* The Reverse was… interesting. Poland’s official submission in the foreign language category of the most recent Academy Awards, it is the first feature from director Borys Lankosz. It’s a story about three generations of women living together in 1950s Warsaw, and how their lives change when the youngest encounters a rough & attractive fellow (Marcin Dorocinski). It contained one of the most traumatic death scenes I have ever seen, which overwrote any other thoughts I might have had about it. Also, I found the score really intrusive, but that might just be me. The acting was fabulous, though, particularly Dorocinski.
* By the end of the first weekend of the festival, I was already kicking myself for missing Castaway on the Moon, so I was pretty excited that it was included in the Best of. Kim decides he is going to kill himself by jumping off a bridge into the Han river, but instead is washed up on a small island in the center. He tries and fails to get the attention of anyone passing by, supposes he can always die later, and begins creating a life for himself on this deserted island in the heart of the city. He’s spotted eventually by a girl living as a shut-in in one of the high rise apartment buildings across the river, and they slowly develop an odd yet powerful long distance relationship, as it were. It was one of my favorites of the festival, a commentary on isolation and technology, while also being a charming fairy tale of a story. It’s the second feature by Lee Hae-jun, the first being a film about a transgender teenager, which I intend to seek out at Scarecrow. Judging from Castaway, I expect it is well-handled.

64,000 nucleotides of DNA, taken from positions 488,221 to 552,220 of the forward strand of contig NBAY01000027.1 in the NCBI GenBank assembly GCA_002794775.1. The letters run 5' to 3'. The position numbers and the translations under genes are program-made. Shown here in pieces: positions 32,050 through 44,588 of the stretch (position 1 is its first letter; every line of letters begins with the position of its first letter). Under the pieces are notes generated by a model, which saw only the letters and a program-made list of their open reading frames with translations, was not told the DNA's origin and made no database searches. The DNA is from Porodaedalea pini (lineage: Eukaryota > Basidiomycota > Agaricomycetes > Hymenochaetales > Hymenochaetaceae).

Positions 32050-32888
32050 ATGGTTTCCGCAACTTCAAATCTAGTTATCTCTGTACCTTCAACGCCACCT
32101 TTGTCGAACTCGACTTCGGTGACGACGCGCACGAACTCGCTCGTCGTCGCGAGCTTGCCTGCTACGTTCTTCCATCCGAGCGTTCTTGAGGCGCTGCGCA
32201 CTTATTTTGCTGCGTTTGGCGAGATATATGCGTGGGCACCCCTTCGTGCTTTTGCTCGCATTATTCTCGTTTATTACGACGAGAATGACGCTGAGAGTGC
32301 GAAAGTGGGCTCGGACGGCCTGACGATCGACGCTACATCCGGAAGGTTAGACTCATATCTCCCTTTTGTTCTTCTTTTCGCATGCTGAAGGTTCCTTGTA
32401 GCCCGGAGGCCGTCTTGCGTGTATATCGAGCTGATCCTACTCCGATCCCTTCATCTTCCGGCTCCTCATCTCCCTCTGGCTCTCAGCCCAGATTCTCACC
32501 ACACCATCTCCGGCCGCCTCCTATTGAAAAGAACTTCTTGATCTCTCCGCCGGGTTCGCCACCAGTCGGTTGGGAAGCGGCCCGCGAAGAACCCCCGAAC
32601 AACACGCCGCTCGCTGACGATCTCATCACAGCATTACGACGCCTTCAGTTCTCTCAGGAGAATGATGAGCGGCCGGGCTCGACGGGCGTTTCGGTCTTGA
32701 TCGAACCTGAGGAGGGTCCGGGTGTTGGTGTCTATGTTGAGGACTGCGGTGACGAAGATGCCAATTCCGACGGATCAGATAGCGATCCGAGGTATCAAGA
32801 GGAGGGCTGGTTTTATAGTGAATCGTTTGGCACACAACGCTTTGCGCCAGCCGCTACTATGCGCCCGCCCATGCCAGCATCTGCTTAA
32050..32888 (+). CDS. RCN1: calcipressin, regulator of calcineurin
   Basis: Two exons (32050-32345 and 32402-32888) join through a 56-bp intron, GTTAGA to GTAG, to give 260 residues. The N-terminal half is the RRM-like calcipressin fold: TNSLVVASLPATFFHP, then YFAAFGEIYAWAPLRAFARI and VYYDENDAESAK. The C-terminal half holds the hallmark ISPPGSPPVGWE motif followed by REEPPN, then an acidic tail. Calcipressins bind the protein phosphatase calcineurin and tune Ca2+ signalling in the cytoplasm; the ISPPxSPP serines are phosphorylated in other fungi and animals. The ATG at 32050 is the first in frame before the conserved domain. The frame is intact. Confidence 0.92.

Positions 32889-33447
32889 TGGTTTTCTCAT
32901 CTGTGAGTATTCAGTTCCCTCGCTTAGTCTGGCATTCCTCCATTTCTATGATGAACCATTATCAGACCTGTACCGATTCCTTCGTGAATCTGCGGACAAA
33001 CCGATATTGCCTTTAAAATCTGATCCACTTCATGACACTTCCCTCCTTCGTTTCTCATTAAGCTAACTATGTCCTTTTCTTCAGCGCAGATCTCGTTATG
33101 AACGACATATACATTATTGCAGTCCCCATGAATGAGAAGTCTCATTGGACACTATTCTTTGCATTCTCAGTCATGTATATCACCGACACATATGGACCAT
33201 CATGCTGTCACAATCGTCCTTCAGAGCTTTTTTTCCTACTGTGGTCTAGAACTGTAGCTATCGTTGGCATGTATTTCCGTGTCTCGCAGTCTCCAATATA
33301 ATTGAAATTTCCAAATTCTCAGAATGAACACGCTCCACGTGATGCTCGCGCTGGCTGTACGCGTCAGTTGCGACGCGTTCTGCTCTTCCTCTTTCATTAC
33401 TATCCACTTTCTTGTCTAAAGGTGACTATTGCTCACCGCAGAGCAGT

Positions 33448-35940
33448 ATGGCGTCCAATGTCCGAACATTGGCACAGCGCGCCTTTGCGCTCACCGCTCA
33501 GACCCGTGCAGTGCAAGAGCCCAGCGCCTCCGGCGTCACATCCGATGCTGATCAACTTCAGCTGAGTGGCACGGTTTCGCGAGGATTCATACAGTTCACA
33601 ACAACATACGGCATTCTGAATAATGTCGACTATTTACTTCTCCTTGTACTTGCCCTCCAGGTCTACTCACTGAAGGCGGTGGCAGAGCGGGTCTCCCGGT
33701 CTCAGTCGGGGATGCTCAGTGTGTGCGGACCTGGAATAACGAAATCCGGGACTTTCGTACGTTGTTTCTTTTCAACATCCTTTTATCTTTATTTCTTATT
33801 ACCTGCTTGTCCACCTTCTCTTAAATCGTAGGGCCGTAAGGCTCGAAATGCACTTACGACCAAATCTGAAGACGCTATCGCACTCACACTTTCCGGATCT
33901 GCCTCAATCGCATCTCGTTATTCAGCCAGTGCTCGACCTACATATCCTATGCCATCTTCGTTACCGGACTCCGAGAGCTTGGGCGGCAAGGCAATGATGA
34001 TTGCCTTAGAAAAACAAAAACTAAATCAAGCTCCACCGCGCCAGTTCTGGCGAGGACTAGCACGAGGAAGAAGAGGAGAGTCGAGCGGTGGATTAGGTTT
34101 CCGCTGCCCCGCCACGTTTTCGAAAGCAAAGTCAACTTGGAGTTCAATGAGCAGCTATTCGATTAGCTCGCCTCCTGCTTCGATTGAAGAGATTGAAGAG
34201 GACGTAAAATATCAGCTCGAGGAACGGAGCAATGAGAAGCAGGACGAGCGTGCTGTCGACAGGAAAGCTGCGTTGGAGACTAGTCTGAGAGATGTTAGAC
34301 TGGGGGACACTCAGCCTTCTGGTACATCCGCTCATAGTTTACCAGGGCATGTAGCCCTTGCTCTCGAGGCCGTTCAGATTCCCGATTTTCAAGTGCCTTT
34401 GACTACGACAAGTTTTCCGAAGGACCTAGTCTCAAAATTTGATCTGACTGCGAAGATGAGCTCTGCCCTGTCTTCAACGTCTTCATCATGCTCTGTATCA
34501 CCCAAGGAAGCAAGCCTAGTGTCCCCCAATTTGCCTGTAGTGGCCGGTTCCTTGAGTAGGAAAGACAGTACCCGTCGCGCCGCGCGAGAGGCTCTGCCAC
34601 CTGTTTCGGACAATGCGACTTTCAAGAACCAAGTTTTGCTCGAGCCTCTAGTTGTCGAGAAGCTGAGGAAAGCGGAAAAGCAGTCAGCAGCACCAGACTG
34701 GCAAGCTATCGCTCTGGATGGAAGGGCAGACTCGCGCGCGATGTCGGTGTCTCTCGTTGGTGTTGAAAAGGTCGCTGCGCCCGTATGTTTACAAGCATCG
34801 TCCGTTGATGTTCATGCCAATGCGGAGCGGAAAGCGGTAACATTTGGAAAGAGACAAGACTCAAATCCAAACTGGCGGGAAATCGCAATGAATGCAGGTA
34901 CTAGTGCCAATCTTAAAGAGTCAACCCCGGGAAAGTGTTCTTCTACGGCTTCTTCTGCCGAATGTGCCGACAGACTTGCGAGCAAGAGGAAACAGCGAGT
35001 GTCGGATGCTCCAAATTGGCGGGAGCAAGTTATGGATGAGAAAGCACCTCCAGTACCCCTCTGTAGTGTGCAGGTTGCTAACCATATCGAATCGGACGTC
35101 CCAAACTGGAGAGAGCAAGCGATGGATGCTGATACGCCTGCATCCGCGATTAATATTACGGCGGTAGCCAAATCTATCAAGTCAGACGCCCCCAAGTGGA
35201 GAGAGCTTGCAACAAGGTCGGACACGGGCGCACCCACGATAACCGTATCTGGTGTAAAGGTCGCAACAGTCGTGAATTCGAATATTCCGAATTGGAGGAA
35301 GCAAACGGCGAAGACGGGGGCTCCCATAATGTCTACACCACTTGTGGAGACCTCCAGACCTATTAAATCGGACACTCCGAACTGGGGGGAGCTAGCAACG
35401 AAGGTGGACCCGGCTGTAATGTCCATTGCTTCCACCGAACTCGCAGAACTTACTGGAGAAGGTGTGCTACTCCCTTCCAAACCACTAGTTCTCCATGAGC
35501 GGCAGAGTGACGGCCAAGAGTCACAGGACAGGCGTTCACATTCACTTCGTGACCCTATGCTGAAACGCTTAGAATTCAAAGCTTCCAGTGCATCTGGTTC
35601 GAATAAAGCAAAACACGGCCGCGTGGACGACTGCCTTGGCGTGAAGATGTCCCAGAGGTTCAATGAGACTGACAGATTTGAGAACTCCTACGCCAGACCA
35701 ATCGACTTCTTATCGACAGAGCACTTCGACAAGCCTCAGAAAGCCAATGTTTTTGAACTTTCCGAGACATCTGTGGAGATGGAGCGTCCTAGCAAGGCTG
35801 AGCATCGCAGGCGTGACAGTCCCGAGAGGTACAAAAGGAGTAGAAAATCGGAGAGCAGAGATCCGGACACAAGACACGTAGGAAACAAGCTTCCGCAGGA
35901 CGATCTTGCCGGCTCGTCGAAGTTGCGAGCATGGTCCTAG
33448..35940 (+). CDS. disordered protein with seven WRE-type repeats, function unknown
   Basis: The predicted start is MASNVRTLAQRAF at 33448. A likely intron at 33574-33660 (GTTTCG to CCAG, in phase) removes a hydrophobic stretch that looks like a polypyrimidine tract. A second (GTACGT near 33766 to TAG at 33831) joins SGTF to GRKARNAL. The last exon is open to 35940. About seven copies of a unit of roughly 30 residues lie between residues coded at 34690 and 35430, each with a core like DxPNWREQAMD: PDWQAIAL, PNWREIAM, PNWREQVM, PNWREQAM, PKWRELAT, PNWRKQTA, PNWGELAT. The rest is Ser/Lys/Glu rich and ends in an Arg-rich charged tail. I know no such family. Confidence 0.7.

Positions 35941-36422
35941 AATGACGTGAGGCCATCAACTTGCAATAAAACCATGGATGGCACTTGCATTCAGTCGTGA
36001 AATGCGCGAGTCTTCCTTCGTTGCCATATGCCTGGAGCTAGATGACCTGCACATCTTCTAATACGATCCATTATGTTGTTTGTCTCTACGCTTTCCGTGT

The last two films for Friday were The Hedgehog (which I had just seen) and Leaves of Grass (which I strongly considered seeing again, but I thought I would be better served going home before my five movie day. Does that qualify as an adult decision?)
by jacicita in achache mona, film:2009, koppelman brian, levien david, siff 2010
About a half an hour into Solitary Man, Michael Douglas’s character does something unforgivable. He is suffering from manpain ™, we cannot begin to fathom how difficult his life is as a rich straight white guy, and clearly we should feel great sympathy as his world collapses around him. Except, he’s an asshole bringing shit down on himself, and I don’t really care *what* happens to him. His motivation is bullshit. Clearly not all the movies are made for me. More’s the pity.